Home High Security and Challenge Locks (632) Exploiting Abloy’s Design Defect

(632) Exploiting Abloy’s Design Defect


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  1. Dear Bosnianbill!
    I'm highly interested into if a new Abloy Novel 33*33 cylinder lock can be defeated by using this or other methods?
    I'm planning to buy a lock and I want something that can't be opened without the key or it's extremely difficult.
    I heard about the Tokoz Pro 400, I would highly appreciate if you could say something to me about that as well.
    Thank you! :)

  2. Hey bill, do you know if this sort of bypass works on a protec cliq? I've been trying to pick it for ages but as you said no can do so wondering this this might work?

  3. Well, you sold me on Abloy because at lease I would know someone was in there. Security is now always what someone takes, but what they leave.

  4. Hi, finding your videos fascinating to watch. I spent 15 years (the entire 90s) working at the University of Kent in the UK as a carpenter. In the course of my work I also got to work on locks, Abloys especially were fun. I had no reservations about working on them because I knew they were so well made. This didn't stop at the core housing either. The rest of the lock was just as durable, almost armoured. So, though your demonstration above shows the lock failing, in reality, all you would do is crush the mechanism against the side of the main lock body making it inoperable at best. Liken it to a cop shooting a doorlock open. Nothing will move inside if it's mangled up. The bolt alone on some of those locks from the 80's were nearly 40mm tall and 10mm thick. That's a big cavity within the lock to be expected to slot back into. So by its destruction this lock will still keep you out. I know

    Just out of curiosity do you ever pick chubb dead bolts and the like?

    On an aside, after moving to France I had the privilege some years ago of adapting old keys to work old dead locks, some of which were several centuries old. At the time I worked on the restoration of the house of an antique dealer and mentioned I had experience with locks. After that I got to make keys to fit his locks. Did about fifteen in total and loved every minute of it. Finessing an old rusty key to fit a lock that hasn't been unlocked in decades, maybe longer, does give you a smug sense of satisfaction. Makes me smile seeing you use such delicate picks. A bent four inch nail would have been adequate for these old locks LOL! I took photos if you'd be interested in seeing them. Anyway, huge thanks for your vids. Yes, I have subscribed.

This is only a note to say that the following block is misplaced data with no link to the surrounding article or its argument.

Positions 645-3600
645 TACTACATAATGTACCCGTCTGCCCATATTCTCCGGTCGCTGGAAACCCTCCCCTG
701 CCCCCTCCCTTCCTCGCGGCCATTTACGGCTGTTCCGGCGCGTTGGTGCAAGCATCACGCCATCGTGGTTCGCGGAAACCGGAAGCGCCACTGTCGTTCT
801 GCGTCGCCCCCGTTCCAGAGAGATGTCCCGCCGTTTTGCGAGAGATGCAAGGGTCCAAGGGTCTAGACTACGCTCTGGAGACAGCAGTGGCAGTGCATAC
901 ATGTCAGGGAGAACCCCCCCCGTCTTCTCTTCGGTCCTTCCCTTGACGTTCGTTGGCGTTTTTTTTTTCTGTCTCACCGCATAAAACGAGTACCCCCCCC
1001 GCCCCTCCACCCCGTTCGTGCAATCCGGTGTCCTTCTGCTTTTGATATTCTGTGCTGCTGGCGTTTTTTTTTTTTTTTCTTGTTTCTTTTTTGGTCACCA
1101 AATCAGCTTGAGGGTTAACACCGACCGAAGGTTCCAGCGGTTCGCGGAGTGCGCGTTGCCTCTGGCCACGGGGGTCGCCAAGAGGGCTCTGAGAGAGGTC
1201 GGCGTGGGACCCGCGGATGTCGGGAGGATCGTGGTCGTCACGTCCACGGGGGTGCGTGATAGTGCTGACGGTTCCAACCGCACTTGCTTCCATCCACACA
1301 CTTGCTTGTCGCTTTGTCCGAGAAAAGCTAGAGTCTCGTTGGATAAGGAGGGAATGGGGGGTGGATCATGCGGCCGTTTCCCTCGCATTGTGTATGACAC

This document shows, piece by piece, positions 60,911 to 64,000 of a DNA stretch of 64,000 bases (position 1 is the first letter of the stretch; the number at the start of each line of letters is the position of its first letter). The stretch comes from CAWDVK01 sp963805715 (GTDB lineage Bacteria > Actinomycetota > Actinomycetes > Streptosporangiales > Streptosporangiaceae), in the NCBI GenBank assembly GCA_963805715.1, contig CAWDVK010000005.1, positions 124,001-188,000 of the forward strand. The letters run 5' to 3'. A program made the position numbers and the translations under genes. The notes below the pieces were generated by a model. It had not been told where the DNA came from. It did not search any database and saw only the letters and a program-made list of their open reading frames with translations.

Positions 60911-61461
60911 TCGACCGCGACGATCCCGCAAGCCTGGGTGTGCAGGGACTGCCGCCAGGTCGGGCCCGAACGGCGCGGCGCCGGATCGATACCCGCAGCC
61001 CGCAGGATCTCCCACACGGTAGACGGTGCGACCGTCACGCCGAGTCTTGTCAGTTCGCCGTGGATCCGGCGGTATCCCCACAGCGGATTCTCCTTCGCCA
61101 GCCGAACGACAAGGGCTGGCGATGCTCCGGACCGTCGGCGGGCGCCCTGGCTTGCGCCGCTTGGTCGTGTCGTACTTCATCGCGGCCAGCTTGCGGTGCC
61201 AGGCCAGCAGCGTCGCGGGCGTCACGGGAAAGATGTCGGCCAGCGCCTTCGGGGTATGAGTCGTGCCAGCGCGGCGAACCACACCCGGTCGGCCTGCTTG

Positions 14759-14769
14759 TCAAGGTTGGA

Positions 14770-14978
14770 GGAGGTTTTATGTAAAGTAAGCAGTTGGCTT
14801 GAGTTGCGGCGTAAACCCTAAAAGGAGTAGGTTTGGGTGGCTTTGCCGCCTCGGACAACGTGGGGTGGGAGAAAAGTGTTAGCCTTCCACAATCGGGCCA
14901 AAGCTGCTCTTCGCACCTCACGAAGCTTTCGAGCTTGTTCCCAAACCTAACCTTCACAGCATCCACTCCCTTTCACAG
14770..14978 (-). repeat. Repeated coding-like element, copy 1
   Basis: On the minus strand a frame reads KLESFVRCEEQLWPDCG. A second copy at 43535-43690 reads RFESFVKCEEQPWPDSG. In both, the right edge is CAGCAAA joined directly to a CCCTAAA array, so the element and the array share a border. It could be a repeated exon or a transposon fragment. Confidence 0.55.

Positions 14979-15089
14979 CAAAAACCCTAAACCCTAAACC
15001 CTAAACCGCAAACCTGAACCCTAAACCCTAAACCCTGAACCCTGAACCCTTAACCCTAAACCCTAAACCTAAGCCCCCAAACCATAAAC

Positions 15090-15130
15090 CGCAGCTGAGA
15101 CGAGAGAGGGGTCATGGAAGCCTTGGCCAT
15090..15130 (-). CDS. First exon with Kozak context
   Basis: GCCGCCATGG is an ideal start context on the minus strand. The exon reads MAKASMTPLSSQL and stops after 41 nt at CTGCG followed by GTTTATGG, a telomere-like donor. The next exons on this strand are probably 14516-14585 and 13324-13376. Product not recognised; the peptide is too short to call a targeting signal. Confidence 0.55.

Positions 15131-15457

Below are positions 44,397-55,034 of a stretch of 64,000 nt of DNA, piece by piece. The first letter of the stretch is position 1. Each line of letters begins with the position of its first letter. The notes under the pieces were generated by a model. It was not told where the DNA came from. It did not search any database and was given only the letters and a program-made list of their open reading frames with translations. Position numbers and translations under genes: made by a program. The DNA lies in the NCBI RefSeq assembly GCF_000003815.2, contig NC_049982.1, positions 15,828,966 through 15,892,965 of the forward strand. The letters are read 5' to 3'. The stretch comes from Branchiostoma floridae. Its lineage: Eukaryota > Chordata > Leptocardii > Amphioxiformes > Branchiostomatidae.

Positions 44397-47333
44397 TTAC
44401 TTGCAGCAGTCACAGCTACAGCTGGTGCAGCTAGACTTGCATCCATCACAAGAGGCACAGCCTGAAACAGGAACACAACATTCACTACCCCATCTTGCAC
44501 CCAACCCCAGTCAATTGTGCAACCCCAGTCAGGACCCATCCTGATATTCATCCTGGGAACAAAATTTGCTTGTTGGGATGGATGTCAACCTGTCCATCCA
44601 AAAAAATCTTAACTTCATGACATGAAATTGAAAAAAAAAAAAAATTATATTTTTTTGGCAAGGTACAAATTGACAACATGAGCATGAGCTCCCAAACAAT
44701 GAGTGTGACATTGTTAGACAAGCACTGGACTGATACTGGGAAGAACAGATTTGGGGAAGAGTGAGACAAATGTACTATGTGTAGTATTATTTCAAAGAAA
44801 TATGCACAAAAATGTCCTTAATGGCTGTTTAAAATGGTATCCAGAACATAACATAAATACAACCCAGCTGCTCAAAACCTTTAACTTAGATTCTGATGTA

5. Other than the cam lock, every other iteration in the Abloy range does not have an open space behind the core to permit its removal in an assembled installation. Also, the brass and copper retainers are not used in later designs. Pointless to attack the core this way. In any event, if the core was dislodged from its housing the components would drop down into the lock assembly and most likely interfere with the latch or bolt assemblies. Much simpler to drill for manipulation points.

  6. Abloy doesn't address this issue because it is probably how a locksmith is supposed to compromise the design, due to the soft brass piece purposely being soft brass.

  7. Abloy locks do not have 16 discs … they have 11 key discs and the rest are thin spacers that make up the disc pack.
    Abloy also no longer uses soft retainer rings to hold the disc packs in.

  8. you cant break it if the lock is installed correctly it doesnt have space to "move" the internals of the lock fully.
    The lock bar still stays in well atleast 50% of it stays so it cant turn and as most Abloy locks are nowdays 100% stainless steel it is unbreakable only way to fully break correctly installed Abloy lock is by breaking the door

    1. Actually, you can drill through the abloy, but it is a damn pain in the butt to do that.

  9. Interesting, I know of an application that uses those locks and has enough space behind them, that'd let the core be punched out. Thing is with the Abloy cam lock properly mounted, does the tongue prevent or limit the core movement. It's also got me wondering if Bilocks have a similar weakness.

    Thing is, in the application they're used in, the door's the weakest link and the crims know it and attack that instead.

  10. I thinks that will be very hard to do in a real door, because the door or its frame will move and absorb part of the applied force with the hammer. Also the noise, the real thing of picking is to not damage, and pass without anybody noticing the entry.

    1. You are absolutely correct.

      This type of lock can be found on letter boxes especially on aluminium letter boxes. I tried doing this and it bended the letter box cover. The other issue is there is normally a back end screw which I think if fastened correctly, will not allow this method to work.

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